Another book we have with an entirely fascinating title is “The Georgia Black Book: Morbid, Macabre & Sometimes Disgusting Records of Genealogical Value” by Robert Scott Davis. The title either grabs your senses and pulls you in or it repulses you as you firmly say, “No thank you!” The contents include names of horse thieves, liars, convicts, murderers, murder victims, insane asylum inmates and more. It covers the period of 1754 through 1900 mostly. A few chapters on murders cover the 1823-1969 time frame. It contains the names of over 13,500 people. I haven’t actually researched inside this book for any patrons, but earlier in the year I got pulled in by the title alone. This is just one of many intriguing books we have of genealogical value.
As librarians in this division, we are always searching different types of indexes looking for particular ancestor names for our patrons. Reading through these lists of names can sometimes be quite amusing and charming at the same time, along with coming across some tongue-twisters, too. Here is just a small sampling of the names we’ve come across: Mr. Orange Lemon, Methusala Stickie, Mrs. Pearl Wilkymackey, Thomas Batman, Mary Popsichal, Cincinnati Meek, Pierre A. Poinsette, Balthazar Zumwald, Reason Shook, Adonijah Rambo, Rosebud Alcorn, Sophronia Boeckelman, Waty Winkler, Hannah Hairclipe, Fergus Snoddy, Permelia J. Threldheld, Dorman E. Stufflebeam, Thomas Cottongin, Lucy Meltaberger, Landrum Leak, Woods Cotney, Orval Fifield Upthegrove, Knotley Tansel, Peyton/Paten Tansel and Stark Tansel.
I think it’s safe to say that librarians who work with genealogy love history. Having the opportunity to research during different time periods of our country’s history and also learn about the history of countries where people emigrated from makes history come alive. Learning about history from our school books is one thing but then delving into the lives of real people that lived through particular times, makes history more authentic and palpable. For instance, in researching an American Civil War Soldier from Putnam County, Indiana who died of dysentery in a makeshift hospital far from home, brought a human realness to history for me. In this research I also learned that during the American Civil War, 95,000 soldiers died from dysentery.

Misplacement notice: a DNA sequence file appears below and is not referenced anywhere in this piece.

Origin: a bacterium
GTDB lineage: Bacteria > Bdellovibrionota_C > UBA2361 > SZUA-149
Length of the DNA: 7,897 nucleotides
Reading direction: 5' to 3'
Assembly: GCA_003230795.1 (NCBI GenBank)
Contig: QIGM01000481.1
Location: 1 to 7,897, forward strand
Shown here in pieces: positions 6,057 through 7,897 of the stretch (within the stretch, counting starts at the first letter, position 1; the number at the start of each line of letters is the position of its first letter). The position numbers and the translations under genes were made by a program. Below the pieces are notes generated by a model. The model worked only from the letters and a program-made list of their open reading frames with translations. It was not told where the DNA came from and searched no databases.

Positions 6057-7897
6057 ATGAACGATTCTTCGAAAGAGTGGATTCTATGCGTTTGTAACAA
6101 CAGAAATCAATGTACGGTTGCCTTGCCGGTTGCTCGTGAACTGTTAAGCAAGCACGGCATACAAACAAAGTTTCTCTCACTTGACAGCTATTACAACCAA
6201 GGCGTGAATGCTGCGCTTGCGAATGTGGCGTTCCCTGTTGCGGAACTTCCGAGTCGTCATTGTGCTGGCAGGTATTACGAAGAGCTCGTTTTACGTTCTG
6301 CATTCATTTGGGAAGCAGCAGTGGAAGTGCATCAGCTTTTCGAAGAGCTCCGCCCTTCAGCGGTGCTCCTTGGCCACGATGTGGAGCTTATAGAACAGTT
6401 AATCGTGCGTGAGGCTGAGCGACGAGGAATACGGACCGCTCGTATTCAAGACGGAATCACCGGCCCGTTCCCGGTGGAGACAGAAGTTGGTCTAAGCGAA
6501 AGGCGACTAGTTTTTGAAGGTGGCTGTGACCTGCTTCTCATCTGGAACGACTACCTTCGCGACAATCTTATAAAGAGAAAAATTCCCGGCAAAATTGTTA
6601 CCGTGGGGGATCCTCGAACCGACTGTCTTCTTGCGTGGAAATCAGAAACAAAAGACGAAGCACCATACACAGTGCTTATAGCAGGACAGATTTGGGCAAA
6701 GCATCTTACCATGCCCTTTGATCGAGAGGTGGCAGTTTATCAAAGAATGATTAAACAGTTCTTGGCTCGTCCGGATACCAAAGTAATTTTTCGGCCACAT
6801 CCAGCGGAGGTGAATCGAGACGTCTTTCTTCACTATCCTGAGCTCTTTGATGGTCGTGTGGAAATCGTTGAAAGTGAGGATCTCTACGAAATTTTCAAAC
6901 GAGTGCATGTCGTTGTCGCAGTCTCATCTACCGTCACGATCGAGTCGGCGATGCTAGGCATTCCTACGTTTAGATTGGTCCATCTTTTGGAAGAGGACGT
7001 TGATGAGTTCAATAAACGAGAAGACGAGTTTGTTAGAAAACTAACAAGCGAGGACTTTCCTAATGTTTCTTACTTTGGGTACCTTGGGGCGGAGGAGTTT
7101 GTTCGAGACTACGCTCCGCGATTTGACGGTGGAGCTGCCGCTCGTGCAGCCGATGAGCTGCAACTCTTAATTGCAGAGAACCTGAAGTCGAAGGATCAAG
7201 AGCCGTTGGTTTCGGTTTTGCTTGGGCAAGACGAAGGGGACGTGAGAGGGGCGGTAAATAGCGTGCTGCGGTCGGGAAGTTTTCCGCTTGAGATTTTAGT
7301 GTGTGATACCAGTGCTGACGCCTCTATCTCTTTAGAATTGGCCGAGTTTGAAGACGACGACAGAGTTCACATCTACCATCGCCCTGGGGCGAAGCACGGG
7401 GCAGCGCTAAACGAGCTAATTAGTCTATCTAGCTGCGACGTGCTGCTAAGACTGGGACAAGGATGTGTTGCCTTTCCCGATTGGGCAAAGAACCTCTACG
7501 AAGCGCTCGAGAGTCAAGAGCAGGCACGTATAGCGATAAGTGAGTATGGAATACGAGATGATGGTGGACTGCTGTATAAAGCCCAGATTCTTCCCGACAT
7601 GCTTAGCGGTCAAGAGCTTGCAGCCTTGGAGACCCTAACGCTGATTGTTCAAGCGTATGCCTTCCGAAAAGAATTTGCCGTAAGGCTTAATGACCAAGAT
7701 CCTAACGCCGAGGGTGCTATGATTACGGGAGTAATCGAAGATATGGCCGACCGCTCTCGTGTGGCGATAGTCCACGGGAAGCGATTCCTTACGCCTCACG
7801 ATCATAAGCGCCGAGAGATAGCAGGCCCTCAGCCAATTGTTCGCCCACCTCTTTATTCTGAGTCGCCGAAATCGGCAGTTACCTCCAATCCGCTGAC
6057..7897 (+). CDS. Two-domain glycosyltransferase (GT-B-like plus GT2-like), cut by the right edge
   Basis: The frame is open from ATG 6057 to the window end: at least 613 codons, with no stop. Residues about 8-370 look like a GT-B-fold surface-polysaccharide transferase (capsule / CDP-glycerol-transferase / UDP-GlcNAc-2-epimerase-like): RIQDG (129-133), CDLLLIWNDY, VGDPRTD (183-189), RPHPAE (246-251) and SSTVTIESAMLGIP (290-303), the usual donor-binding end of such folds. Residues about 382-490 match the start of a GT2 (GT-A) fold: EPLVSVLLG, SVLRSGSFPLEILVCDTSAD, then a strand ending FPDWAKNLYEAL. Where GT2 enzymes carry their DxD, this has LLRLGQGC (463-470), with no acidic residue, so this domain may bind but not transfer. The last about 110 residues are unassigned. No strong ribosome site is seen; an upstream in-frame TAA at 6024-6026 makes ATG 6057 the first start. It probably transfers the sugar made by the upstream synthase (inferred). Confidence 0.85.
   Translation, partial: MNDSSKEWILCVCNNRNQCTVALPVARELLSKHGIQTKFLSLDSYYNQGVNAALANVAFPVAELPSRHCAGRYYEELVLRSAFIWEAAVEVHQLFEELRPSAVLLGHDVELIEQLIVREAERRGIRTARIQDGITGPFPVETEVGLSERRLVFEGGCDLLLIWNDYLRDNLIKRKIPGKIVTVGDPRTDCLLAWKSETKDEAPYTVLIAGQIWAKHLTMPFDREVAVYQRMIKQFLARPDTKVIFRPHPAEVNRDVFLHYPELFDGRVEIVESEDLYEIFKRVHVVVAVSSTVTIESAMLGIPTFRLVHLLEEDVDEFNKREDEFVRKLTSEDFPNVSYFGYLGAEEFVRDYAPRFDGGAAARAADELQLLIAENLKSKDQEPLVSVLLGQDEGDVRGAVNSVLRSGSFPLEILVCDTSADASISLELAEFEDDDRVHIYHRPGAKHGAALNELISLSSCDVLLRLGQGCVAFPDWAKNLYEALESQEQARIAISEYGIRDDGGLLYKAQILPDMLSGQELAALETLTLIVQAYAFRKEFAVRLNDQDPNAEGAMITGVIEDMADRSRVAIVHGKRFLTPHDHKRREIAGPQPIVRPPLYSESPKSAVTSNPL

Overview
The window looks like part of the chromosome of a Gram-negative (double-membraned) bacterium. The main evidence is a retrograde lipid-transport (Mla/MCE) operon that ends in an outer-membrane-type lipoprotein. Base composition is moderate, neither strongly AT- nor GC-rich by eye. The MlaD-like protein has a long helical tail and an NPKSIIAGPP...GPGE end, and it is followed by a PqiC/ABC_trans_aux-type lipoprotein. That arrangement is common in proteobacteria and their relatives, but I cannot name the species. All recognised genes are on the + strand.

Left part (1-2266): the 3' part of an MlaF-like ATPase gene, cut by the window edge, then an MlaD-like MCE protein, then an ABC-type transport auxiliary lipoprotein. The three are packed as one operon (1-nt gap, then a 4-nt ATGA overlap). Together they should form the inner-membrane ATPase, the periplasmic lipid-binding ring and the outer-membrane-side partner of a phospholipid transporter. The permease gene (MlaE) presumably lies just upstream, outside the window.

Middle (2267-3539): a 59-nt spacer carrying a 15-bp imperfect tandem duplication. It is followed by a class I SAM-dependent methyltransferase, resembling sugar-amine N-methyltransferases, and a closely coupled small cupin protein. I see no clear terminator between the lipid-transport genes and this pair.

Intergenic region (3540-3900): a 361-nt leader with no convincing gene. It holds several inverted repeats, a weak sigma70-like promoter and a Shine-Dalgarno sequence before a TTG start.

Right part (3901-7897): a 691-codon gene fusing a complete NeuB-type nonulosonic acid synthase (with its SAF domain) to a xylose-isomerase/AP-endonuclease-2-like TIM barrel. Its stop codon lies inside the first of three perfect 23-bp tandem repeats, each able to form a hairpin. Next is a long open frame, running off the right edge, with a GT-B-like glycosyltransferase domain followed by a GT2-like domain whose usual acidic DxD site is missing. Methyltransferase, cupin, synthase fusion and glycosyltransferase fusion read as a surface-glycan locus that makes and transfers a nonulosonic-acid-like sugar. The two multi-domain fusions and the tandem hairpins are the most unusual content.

We all learned long ago in school that the pilgrims came to America in search of a place to live peacefully without religious, and other forms, of persecution. Later, people came to America fleeing cultural persecution, political upheaval, land and job shortages, famines and continued religious persecution. When I research actual people that left their families and homes in the only country they probably ever knew, it most definitely makes history come alive. It has brought a new sense of awe and utmost respect to all of the immigrants that came here in search of a better life. I can’t even begin to imagine the bravery it must have taken to leave everything they ever knew for the dream of a better life.
We have the following book, and many more like it, that are great history and genealogy resources: “History for Genealogists: Using Chronological Time-Lines to Find and Understand Your Ancestors” by Judy Jacobson.
In the preface of this book, I fully agree with what the author states about the importance of seeing ancestors in the historical context in which they lived:
“…In my research I try to understand why people made the choices they made, what type of people they were, and how they came to be that was. I like to see their world through the eyes of those ancestors. … This book is designed as a handy reference to provide researchers with what I consider to be a critical but often overlooked dimension to their genealogical research: an historical context.”
For example, hundreds of years ago, and even more recently, there were many occupations that no longer exist today. If you would like to read through an entertaining list of occupations from yesteryear, you can access that link here. I am including a small list of some of the more curious names of occupations below.
I hope you have enjoyed reading about a few of the interesting research topics and related items that we conduct year round in the Genealogy Division of the Indiana State Library. There’s always some new topic or ancestor that is fascinating and intriguing. Come in and visit us sometime or send us a question through the Ask-A-Librarian interface on our library website. We are happy to help.
This post was written by Alice Winslow, librarian in the Genealogy Division of the Indiana State Library.